Contemplating these issues definitely puts having two kids with the stomach flu into perspective.
Everyone keeps talking about the tsunami, the tidal wave that’s burgeoning now and will continue over the next decade, where my eldest son will one day join the fray. To me however, the concept of a tsunami conjures up images of great noise and chaos, a very public display of uncontrollable destruction wreaked. I think the reality for many families will be no less damaging, but perhaps a lot quieter.
Careers will be relinquished far earlier than desirable so that parents can babysit their adult child. Events will be missed due to lack of child-care, perhaps a wedding here or there, or a seminal event like taking a son or daughter to college for the first time. Worst of all, families may watch their offspring’s skills erode as boredom and malaise set in, and might witness the undesirable return of aggressive or self-injurious tendencies. Perhaps within the walls of families lacking viable options of productive engagement for their adult children, chaos will reign as well.
Or perhaps, it will just be very, very quiet, without the freedom.
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February 14, 2012
Justin rushes in the door, stops for several seconds to ditch his sneakers so my cry of “shoes!” won’t follow him down the hallway, and heads for the refrigerator. Since recovering from the nasty flu that I’m certain made him lose a clothing size he’s been ravenous, and I tend to get out of the way and just let him fulfill his needs. After almost tripping over his coat that I’ll remind him to hang up for the millionth time (in some ways, all kids are the same), I walk into the kitchen with his backpack to check on his progress. He’s already done a refill of the container holding his favorite snack, and is accompanying his meal with his preferred segment of “Up”. I take the moment to reach into his backpack for his iPad and any goodies hidden within, and my hand brushes construction paper bundled in with his softest gloves. I extract it from its warm nest, and smile.
It’s my valentine.
The boys’ teachers have always been great about finding the time in school for the kids to create their exquisite constructions. Over the last few years Zach has presented me with hearts of multiple shapes and sizes, with loving inscriptions proclaiming his feelings for me, and brightly colored drawings to accompany the sentiments. He has proudly proclaimed “he did this!” every single year since he started pre-school, and has made a point of bestowing his gift upon me with great gusto. Zach completely understands the ritual, has hounded my husband two years straight to make sure he got Mommy “something”.
I love this child.
Justin, however, has been a different story. Every year he’s come home with his own version of valentine’s treasure, but try as I might, he’s shown no interest in watching me open it. I’ve tried at mealtimes when he’s more focused. I’ve attempted to have him hand his original creation to me, but to no avail. The giving of gifts has been a non-event to him (receiving being far more fun in his opinion), so I’ve let the Valentine’s exchange go.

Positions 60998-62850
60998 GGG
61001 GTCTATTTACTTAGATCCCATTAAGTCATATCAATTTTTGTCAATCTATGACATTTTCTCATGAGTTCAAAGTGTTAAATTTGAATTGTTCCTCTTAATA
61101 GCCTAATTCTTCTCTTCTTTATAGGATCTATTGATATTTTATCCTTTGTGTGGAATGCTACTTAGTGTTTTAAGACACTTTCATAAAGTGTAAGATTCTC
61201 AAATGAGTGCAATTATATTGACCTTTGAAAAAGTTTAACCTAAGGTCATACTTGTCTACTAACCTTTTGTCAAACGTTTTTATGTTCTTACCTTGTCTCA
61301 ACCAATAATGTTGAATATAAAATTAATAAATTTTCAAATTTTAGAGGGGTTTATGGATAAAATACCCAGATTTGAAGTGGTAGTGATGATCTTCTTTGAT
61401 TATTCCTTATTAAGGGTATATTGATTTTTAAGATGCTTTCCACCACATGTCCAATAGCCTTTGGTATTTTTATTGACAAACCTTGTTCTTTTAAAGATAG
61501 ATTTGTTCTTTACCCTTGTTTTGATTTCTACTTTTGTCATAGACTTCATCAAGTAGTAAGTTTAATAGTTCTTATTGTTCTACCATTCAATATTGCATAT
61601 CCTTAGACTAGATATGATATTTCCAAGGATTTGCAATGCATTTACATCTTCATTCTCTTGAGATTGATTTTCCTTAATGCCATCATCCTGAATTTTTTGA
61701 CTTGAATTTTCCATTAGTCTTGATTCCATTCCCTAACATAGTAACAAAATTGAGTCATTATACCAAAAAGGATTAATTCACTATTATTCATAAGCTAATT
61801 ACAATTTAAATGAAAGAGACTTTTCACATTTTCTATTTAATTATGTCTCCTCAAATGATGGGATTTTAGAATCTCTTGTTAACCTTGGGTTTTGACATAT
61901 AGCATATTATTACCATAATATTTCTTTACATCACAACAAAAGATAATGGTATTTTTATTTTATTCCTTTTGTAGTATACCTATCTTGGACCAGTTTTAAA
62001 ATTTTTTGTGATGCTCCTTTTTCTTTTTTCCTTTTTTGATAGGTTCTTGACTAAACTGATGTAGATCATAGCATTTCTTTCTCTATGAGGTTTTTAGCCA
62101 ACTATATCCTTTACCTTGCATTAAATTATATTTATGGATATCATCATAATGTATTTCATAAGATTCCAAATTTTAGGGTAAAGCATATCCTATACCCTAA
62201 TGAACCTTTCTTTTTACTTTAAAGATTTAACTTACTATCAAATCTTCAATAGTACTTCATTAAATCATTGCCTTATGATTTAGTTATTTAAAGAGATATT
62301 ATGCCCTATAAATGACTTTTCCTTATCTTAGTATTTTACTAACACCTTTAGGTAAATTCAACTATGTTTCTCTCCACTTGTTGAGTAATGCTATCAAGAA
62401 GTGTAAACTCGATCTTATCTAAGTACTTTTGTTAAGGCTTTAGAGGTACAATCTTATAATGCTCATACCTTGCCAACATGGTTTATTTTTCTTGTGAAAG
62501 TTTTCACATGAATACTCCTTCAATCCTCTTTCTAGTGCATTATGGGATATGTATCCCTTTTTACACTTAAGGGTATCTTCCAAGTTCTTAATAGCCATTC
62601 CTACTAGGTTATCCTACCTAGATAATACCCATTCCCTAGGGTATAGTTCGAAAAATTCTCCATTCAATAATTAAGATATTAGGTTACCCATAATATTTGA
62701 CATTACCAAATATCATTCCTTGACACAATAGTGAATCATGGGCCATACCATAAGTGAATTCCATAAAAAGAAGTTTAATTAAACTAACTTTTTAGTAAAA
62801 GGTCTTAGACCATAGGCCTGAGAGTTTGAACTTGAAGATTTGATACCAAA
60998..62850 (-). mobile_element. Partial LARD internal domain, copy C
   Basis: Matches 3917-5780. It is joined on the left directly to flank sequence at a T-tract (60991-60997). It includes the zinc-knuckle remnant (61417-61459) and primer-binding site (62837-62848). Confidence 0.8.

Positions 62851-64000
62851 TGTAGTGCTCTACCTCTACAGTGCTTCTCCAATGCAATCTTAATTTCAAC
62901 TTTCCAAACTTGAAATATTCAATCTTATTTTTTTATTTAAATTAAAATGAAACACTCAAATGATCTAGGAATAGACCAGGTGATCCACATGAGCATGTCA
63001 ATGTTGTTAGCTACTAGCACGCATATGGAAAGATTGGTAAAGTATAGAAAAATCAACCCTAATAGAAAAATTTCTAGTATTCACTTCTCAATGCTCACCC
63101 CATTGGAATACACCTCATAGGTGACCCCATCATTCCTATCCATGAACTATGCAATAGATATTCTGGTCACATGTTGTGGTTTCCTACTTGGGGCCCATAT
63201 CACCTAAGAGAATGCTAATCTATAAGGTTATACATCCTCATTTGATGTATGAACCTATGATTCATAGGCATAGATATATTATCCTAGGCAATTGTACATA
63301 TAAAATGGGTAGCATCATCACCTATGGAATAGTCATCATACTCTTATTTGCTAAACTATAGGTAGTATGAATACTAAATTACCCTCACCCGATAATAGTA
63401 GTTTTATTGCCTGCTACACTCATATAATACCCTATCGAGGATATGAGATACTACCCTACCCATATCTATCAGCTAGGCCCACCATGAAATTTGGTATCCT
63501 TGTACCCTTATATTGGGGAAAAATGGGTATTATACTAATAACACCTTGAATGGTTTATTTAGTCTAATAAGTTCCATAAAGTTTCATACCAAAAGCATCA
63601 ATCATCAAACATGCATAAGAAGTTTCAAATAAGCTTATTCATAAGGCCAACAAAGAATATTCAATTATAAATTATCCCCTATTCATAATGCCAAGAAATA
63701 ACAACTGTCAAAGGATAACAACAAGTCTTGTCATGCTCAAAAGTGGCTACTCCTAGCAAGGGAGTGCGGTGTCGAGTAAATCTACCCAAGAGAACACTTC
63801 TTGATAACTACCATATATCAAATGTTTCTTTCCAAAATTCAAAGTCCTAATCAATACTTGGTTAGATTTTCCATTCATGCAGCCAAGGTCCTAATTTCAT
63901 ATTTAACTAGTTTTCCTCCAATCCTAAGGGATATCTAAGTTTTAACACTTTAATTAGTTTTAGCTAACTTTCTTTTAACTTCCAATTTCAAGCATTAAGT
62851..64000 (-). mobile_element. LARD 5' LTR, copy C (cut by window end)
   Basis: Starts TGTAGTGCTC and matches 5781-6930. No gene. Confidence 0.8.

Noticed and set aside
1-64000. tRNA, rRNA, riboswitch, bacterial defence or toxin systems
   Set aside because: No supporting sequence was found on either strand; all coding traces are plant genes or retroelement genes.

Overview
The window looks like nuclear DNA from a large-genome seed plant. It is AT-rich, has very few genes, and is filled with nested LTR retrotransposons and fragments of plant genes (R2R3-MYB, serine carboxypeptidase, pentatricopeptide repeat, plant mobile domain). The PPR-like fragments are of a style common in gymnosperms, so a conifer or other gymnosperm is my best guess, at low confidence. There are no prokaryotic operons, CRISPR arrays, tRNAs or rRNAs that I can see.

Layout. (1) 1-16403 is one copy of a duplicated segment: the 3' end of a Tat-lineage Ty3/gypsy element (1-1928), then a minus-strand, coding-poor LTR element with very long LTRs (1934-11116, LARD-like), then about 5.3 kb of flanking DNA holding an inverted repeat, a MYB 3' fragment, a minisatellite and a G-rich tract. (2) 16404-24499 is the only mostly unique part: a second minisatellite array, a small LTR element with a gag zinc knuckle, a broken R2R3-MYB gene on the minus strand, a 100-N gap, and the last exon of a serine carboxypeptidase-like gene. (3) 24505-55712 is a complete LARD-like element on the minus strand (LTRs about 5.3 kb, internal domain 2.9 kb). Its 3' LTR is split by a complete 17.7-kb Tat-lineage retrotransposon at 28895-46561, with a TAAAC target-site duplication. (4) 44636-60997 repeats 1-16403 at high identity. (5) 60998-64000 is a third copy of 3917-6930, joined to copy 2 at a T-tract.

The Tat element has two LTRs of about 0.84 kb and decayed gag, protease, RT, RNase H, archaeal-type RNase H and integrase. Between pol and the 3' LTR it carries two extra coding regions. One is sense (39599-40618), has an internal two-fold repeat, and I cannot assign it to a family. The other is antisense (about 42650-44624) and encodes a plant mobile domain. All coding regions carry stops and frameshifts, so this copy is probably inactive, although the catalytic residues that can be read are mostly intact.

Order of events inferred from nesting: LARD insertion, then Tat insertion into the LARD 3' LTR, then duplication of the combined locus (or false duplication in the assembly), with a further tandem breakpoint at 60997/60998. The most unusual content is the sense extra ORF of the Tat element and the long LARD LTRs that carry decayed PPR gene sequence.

Except this year, I don’t have to.
As my son’s rectangular message escapes its confines I see Justin’s head whip around, and the whisper of a smile graces his mouth. He abandons his much-preferred DVD to walk the few steps across the kitchen to me, and gently takes his masterpiece from my fingers. He closes it along the crease, smiles, looks me straight in the eyes, and returns it to my grasp. I open it and exclaim over both its beauty and the message within, the “I love you Mom” I can see he’s had assistance scribing, but has still been wrought by his own hand. Justin throws his arms around me, inclines his head for the “forehead kiss” he sometimes prefers to the real thing, and retreats to his favorite film. Connection made, moment concluded.
Happy Valentines Day to me.
February 13, 2012
I open the back door of our SUV, and instead of receiving a hug from my usually happy and active post-horseback-riding boy, I view instead a morose, still child, with tears brimming from his eyes. I release Justin from his constraints and he slides quickly out of the car, agitated, and heads toward the street. This is the opposite of his Saturday routine, where he generally runs toward the house excitedly, throwing himself across the threshold in pursuit of snacks. Today I have to block him as it looks like he’s trying for tarmac, but just at the lip where street and sidewalk meet, he stops. He puts both hands on my shoulders, gives me a look more of hurt than of anger, and buries his head in my chest.
We make it back to the house, he sliding along reluctantly as I lug boy and bag back to safety, his mother simultaneously trying to puzzle this one out. Even though my eldest can’t talk, and at times there are no icons for what he desires on his iPad, I generally (and thankfully) often comprehend his needs. As the door bangs open I watch him run a few feet into the foyer, stop dead in his tracks, and regard the archway that divides living and dining room. Jeff comes into the room, and we hear a slight sob emanate from my son.
We then witness him run behind the couch, lift up a “sedated” helium balloon held captive by its plastic bag, the one we bought for his brother’s “kid party” that we’re hoping lasts for the family fete too. He sinks onto the sofa in despair, and I whip out his communicative device, cajole him into enough of an upright position to access it, and wait. Justin runs his hands over wet eyes, gives me one last forlorn look, and hits several icons. The rather flat, atonal voice of the iPad queen blurts out “I want. My birthday is. May 12, 2003”. My husband and I look at each other as Justin buries his head once more into our accent pillows.